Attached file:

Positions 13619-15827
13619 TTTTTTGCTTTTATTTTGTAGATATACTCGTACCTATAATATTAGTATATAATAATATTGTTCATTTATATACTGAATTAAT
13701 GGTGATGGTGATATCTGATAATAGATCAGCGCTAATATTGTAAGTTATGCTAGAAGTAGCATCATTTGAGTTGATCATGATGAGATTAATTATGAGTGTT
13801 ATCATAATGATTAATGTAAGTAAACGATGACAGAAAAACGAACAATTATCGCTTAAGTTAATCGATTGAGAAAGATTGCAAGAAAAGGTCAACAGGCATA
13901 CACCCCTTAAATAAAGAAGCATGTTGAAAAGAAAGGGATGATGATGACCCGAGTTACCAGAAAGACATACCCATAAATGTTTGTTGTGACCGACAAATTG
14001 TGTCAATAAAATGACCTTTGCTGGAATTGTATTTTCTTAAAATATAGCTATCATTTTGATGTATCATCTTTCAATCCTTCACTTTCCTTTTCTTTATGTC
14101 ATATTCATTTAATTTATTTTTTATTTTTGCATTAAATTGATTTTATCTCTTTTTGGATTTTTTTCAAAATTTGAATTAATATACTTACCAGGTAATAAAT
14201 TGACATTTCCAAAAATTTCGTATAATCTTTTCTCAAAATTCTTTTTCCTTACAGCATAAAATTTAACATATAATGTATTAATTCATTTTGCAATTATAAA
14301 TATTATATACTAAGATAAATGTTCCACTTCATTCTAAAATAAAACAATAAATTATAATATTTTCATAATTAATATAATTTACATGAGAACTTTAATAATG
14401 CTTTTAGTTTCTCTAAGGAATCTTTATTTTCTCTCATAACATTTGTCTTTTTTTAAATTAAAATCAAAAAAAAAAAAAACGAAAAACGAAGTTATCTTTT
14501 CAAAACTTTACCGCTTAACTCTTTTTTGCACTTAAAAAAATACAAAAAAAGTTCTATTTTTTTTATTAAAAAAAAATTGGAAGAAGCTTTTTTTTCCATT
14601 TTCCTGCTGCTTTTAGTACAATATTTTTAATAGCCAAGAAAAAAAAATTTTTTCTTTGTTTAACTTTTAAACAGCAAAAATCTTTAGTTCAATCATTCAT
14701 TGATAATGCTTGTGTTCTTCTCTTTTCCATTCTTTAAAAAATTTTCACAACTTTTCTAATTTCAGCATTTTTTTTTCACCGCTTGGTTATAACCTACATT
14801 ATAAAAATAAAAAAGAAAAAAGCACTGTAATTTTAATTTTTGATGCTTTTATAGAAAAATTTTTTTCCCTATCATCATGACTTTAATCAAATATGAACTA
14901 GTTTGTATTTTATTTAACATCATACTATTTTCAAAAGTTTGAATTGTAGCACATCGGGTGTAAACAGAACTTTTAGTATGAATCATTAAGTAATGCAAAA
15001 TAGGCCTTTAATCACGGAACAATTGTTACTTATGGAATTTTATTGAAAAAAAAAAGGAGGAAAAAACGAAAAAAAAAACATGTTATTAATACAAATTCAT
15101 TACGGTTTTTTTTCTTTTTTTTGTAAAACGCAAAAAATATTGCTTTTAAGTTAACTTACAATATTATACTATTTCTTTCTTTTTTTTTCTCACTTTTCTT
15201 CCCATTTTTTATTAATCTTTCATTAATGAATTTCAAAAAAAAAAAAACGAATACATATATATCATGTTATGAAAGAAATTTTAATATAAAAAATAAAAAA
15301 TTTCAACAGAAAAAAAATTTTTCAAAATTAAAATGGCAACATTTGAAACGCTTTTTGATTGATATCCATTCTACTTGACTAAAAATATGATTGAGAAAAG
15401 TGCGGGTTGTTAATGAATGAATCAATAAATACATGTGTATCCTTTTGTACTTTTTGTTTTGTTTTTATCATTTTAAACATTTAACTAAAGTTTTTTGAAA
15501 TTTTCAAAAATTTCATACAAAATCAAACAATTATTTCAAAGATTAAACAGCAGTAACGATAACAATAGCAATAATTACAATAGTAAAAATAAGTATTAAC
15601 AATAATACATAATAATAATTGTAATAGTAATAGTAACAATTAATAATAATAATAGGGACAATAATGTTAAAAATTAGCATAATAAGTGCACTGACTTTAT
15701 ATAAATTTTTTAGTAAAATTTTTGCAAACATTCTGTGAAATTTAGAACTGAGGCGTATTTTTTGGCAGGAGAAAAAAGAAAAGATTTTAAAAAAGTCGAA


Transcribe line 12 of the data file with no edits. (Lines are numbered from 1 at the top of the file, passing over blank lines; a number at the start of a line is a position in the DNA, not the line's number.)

14601 TTCCTGCTGCTTTTAGTACAATATTTTTAATAGCCAAGAAAAAAAAATTTTTTCTTTGTTTAACTTTTAAACAGCAAAAATCTTTAGTTCAATCATTCAT